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Treasuries jump as investors cut bets on half-point rate rise

US Treasury yields tumbled on Friday as investors sought safety amid a selloff in bank stocks, and a mixed labour market report allayed fears the Federal Reserve would raise rates by half a percentage point at its meeting later this month.

Yields on benchmark 10-year bonds fell 0.18 percentage points to 3.74 per cent, reflecting rising prices, having breached 4 per cent earlier this week. The yield on the two-year benchmark, which is more sensitive to interest rates, fell 0.22 percentage points to 4.69 per cent. Yields fall when the price of debt rises.

Stocks on Wall Street fell for a second day in volatile trading, dragged by broad losses for bank shares following fears that tech-focused Silicon Valley Bank could be a sign of broader woes in the sector. SVB was put into receivership on Friday.

European bank stocks dropped from the open following sharp US falls on Thursday but the sector recovered slightly from its lows as the day wore on and analysts cautioned against reading too much into SVB’s woes.

“The situation says more about ‘SV’ than B,” said the team at CreditSights. ”Our initial take is that the issues at SVB are idiosyncratic, based on its business model and especially its funding profile.”

The S&P 500 was 1.1 per cent lower and the Nasdaq was down 1.4 per cent as investors weighed the banking drama against signals from closely watched data: the monthly US employment report showed the economy added 311,000 new jobs in February, far above market expectations of 210,000. However, wage growth slowed to 0.2 per cent from January, while a separate survey reported a larger than forecast rise in the unemployment rate to 3.6 per cent.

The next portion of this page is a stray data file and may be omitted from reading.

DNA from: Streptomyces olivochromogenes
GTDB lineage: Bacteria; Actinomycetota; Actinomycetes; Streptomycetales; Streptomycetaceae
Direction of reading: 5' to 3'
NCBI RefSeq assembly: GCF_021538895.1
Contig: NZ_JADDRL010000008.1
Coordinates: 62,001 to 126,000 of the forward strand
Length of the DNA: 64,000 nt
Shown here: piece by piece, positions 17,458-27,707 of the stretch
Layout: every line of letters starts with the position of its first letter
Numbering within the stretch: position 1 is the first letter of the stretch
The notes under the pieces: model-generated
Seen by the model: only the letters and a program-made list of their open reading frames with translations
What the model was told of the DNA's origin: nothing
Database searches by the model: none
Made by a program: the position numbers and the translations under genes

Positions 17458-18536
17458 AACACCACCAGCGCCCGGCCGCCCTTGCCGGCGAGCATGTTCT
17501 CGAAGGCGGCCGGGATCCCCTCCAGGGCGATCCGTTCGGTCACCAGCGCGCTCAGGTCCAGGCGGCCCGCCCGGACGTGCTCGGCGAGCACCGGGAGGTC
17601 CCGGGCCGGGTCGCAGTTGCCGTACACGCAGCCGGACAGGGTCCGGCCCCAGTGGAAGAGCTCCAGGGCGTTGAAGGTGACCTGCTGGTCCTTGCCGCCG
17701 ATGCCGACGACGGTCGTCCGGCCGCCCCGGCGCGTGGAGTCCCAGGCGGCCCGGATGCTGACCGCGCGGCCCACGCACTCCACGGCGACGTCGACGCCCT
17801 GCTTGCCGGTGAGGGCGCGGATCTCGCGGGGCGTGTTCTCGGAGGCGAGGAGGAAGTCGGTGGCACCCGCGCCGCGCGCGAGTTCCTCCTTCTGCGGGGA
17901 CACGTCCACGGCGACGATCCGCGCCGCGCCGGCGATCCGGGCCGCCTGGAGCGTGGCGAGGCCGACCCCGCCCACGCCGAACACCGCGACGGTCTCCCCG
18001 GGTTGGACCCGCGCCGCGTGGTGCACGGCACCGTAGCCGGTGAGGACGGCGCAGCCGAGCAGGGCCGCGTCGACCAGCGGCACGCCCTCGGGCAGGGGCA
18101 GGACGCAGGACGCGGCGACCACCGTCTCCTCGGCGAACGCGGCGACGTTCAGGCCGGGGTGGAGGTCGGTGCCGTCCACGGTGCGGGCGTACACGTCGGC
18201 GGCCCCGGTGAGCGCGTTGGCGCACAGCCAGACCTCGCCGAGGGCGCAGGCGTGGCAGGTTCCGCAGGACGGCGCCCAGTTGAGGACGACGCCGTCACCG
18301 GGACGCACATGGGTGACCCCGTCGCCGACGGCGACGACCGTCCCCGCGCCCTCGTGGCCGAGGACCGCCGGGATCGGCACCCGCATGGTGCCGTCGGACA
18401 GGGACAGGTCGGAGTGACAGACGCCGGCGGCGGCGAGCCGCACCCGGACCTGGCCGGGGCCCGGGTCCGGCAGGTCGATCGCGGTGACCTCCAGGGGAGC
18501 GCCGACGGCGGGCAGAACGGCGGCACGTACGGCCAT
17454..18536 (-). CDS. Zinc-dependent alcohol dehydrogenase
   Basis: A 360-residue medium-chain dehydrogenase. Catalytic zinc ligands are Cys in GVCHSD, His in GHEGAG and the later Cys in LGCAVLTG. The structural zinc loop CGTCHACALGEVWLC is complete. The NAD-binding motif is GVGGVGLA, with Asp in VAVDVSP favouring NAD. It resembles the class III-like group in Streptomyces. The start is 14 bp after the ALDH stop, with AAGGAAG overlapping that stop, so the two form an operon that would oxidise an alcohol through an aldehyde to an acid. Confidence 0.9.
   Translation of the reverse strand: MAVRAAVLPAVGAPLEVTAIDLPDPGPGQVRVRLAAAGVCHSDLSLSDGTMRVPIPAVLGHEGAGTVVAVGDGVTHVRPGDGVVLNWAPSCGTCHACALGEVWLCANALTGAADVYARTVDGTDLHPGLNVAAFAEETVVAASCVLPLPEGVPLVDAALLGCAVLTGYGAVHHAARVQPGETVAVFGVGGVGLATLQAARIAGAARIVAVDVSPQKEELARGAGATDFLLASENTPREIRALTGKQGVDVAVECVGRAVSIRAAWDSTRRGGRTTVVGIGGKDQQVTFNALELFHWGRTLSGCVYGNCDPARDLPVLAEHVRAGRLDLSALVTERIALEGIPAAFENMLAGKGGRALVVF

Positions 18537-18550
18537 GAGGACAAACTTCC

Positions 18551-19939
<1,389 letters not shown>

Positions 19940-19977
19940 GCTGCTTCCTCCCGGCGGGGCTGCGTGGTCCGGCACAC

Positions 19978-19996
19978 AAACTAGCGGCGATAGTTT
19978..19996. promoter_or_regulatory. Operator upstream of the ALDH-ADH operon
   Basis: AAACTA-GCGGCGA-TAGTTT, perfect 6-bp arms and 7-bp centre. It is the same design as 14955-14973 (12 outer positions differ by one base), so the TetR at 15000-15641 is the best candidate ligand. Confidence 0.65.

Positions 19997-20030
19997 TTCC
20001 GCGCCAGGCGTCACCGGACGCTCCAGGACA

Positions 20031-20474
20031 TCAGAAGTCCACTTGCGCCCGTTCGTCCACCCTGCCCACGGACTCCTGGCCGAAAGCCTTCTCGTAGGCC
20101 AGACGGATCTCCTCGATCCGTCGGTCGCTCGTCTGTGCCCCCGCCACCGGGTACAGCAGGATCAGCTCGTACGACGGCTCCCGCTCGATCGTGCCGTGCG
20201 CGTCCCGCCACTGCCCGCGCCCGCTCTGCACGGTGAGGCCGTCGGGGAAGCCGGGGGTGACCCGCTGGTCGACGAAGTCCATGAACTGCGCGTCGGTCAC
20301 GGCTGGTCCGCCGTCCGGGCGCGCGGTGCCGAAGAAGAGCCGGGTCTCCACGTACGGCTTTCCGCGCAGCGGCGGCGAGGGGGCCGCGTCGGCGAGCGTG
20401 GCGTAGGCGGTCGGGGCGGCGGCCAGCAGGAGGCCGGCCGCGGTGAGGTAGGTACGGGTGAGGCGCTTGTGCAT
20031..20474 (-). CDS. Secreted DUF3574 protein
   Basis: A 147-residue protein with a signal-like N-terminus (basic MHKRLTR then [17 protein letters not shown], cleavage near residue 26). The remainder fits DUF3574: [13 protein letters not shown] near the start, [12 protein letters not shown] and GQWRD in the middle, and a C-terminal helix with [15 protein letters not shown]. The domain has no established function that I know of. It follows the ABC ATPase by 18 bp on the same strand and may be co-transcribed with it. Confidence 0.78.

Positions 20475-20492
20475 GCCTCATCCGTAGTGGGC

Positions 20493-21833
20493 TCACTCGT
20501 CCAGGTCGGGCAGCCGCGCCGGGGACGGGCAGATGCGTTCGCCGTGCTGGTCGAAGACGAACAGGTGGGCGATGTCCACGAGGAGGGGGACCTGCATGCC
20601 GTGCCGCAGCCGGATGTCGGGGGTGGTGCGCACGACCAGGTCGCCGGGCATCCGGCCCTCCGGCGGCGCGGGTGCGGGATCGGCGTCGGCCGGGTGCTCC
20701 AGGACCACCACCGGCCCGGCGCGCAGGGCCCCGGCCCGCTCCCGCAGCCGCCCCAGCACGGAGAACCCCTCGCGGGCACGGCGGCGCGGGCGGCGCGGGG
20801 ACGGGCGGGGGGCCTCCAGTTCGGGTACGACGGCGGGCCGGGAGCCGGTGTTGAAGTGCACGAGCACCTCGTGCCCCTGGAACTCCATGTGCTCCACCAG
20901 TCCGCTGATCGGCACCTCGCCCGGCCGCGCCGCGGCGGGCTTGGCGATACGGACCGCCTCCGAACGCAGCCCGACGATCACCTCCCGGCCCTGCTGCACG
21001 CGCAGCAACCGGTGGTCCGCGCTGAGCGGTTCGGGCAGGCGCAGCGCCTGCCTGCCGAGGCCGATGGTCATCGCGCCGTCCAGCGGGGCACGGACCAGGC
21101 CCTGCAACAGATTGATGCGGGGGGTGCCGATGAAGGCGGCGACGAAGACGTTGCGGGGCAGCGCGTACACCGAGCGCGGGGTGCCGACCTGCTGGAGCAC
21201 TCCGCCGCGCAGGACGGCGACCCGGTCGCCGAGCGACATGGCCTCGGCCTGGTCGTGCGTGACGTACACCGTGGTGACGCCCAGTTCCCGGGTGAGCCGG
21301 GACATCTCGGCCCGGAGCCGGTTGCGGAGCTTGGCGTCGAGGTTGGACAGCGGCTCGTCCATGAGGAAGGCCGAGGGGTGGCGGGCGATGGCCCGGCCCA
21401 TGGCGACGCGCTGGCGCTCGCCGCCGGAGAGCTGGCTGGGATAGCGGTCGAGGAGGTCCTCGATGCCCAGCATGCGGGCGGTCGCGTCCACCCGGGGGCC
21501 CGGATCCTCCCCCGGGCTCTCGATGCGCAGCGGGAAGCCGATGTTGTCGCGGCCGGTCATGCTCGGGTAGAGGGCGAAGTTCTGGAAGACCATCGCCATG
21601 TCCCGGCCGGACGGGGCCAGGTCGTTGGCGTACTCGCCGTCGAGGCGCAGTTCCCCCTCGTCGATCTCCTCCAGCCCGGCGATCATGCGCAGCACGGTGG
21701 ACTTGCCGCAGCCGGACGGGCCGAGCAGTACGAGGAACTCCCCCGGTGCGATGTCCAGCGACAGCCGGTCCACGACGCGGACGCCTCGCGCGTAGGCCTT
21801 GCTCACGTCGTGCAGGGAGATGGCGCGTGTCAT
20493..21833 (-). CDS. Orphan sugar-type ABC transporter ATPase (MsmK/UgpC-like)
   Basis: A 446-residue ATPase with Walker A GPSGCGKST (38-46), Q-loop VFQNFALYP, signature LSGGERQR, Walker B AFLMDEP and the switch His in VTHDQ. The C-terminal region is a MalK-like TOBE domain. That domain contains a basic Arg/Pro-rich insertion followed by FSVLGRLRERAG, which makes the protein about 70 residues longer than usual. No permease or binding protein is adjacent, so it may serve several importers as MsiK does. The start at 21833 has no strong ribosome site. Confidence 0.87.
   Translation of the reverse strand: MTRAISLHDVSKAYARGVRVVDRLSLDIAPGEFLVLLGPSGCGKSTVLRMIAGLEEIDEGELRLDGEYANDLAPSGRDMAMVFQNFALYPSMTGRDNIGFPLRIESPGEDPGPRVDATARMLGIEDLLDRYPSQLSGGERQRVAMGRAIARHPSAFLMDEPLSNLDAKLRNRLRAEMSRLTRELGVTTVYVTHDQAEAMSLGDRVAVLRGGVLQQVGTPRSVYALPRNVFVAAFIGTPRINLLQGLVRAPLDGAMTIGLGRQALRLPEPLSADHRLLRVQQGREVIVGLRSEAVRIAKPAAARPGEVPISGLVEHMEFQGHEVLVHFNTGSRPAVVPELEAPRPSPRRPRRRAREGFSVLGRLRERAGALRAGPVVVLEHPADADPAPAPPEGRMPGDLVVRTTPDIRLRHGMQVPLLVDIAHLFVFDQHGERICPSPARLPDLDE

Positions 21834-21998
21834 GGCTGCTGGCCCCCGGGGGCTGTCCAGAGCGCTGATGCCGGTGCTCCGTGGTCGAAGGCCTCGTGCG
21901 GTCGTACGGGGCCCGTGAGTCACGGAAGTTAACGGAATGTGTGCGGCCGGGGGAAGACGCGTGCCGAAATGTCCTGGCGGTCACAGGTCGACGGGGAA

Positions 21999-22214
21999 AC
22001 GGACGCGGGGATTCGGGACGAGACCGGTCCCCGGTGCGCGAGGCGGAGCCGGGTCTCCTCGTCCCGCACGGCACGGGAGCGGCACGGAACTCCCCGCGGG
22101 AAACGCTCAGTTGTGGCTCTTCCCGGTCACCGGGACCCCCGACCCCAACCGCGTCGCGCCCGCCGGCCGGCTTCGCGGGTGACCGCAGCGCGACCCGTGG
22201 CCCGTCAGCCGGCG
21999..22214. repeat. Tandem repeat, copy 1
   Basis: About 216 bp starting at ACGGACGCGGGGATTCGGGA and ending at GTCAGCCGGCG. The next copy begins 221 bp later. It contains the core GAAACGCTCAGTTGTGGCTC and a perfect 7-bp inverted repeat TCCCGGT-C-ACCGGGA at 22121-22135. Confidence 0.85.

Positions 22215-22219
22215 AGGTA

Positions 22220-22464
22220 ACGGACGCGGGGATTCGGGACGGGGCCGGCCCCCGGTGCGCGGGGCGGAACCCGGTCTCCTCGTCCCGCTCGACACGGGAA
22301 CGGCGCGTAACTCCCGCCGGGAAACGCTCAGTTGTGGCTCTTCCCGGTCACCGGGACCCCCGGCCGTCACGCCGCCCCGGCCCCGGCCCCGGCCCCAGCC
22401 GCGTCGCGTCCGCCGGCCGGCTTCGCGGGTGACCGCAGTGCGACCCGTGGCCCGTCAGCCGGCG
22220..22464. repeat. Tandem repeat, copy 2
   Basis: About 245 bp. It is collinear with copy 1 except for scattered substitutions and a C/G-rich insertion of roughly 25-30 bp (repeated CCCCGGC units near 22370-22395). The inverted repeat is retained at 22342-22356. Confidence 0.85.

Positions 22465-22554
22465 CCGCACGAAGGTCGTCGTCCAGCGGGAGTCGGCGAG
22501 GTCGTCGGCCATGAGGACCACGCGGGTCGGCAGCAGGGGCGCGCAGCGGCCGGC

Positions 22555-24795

Combined, the data could ease pressure on the Federal Reserve to reaccelerate its efforts to curb inflation with bigger interest rate rises. CME Group’s Fedwatch tool implied investors were pricing in a 50-50 chance of a quarter-point rise after its March 22 meeting, from having reckoned on Thursday that a half-point move was a 68 per cent probability.

“The mixed message from the February jobs report makes the upcoming Fed meeting a close call, but we are sticking with a [quarter-point] hike for now,” said Michael Feroli, analyst at JPMorgan.

The dollar index, which measures the greenback against a basket of six peer currencies, fell 0.9 per cent.

European markets were also lower. The region-wide Stoxx 600 closed down 1.4 per cent, hit by falls in bank stocks such as Deutsche Bank and Société Générale. The Stoxx bank index lost 3.8 per cent. London’s bank-heavy FTSE 100 ended down 1.7 per cent.

In Asia, Hong Kong’s Hang Seng index was down 3 per cent, China’s CSI 300 shed 1.3 per cent, South Korea’s Kospi declined 1 per cent and Japan’s Topix lost 1.9 per cent.

“An earthquake in Silicon Valley led to aftershock on Wall Street and the tremors could still be felt in London on Friday morning,” said Russ Mould, investment director at AJ Bell, a UK investment platform. “Lots of banks hold large portfolios of bonds and rising interest rates make these less valuable — the SVB situation is a reminder that many institutions are sitting on large, unrealised losses on their fixed-income holdings.”

Yields on European sovereign debt fell, with those on 10-year German Bunds falling 0.02 percentage points to 2.47 per cent.

The yield on 10-year UK government bonds fell 0.02 percentage points to 3.62 per cent after UK gross domestic product came in stronger than expected, with year-over-year growth flat, compared with expectations of a 0.2 per cent fall.

Brent crude rose 1.4 per cent to $82.75 per barrel.

Additional reporting by Kana Inagaki in Tokyo, Kaye Wiggins in Hong Kong and Philip Stafford in London

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